Thursday, March 01, 2007

The Embarrassing Truth

Lately I’ve had a couple of different conversations with people about books, specifically those books you are embarrassed to admit that you’ve never read. And I wish embarrassed were too strong a word, but it’s really not. We all have them, those books that you think everyone in the world has read but you, or that, as a “well-read person,” of course you should have read.

Well, we’re here to share the truth. We all have them, and here are the five books (or authors) we are each embarrassed to admit we’ve never read. And I think Kim speaks for all of us when she said, “I’d like to point out that I really want to read all of these book, but they always manage to go to the bottom of the pile of books I have stacked next to my bed. One of these days. . . .”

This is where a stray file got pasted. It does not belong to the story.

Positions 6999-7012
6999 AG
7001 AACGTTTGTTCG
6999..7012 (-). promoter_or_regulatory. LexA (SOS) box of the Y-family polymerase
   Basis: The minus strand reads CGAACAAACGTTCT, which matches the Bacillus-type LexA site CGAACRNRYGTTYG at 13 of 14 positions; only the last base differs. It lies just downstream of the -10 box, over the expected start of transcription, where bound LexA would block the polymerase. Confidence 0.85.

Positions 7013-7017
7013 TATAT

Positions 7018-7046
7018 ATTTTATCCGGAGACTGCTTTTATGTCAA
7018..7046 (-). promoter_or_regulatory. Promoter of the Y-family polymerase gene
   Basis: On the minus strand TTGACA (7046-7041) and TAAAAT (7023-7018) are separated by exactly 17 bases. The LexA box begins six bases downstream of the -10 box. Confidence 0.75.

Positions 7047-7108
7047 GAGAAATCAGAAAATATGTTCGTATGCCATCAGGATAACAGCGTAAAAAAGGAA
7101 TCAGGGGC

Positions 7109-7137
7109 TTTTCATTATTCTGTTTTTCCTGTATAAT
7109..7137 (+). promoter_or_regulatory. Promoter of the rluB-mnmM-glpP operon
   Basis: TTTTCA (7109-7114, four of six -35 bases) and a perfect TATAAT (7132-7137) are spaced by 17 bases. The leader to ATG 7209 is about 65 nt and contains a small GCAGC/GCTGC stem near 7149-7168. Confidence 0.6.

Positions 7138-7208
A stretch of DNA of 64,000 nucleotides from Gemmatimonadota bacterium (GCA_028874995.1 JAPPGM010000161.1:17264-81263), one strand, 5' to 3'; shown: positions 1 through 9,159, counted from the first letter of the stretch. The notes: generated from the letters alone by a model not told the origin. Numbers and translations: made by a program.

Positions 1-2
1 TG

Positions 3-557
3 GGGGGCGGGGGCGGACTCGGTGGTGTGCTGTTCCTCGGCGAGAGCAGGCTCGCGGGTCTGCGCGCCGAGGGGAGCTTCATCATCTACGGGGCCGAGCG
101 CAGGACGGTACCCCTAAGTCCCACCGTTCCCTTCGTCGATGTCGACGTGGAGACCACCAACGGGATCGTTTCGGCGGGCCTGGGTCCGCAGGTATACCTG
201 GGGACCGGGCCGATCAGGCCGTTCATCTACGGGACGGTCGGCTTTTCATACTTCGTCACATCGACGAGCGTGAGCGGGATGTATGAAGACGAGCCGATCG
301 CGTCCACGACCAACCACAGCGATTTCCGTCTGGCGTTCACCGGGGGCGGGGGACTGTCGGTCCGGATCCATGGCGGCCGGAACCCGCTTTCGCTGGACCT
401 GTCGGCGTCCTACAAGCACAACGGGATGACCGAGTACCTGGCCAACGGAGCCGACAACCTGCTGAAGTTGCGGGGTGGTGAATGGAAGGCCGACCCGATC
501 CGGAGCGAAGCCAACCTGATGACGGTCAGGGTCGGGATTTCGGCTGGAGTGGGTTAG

Kim’s list:
1. Catcher in the Rye
2. To Kill A Mockingbird
3. Any of the Harry Potter books
4. Beloved
5. Lord of the Flies

Jessica’s list:
1. Wuthering Heights
2. Pride and Prejudice
3. Emma
4. Romeo and Juliet
5. The Diary of Anne Frank

Jacky’s list:
1. The Bible
2. The Bell Jar
3. Hemingway
4. War and Peace
5. The Poky Little Puppy

—Jessica

26 comments:

Anonymous said...

Shakes head in pity.
I've actually read all those books in all three lists except Pride and Prejudice. Jacky - go straight to the library and get the Poky Little Puppy, lol.

I think of all the books listed, To Kill A Mockingbird was my absolute favorite. Seriously Kim, you'll love it. It's got a lot of humor in it, Scout's voice is so wry and yet innocent, and the characters are magnificent.

Kim, I know you have one of my books (well, the first three chapters) But go read 'To Kill a Mockingbird first - I don't mind waiting, and then you can tell me how you liked it!

:-)
Jenny

Rebecca said...

Okay, if we are going to open up the closets, here's my list.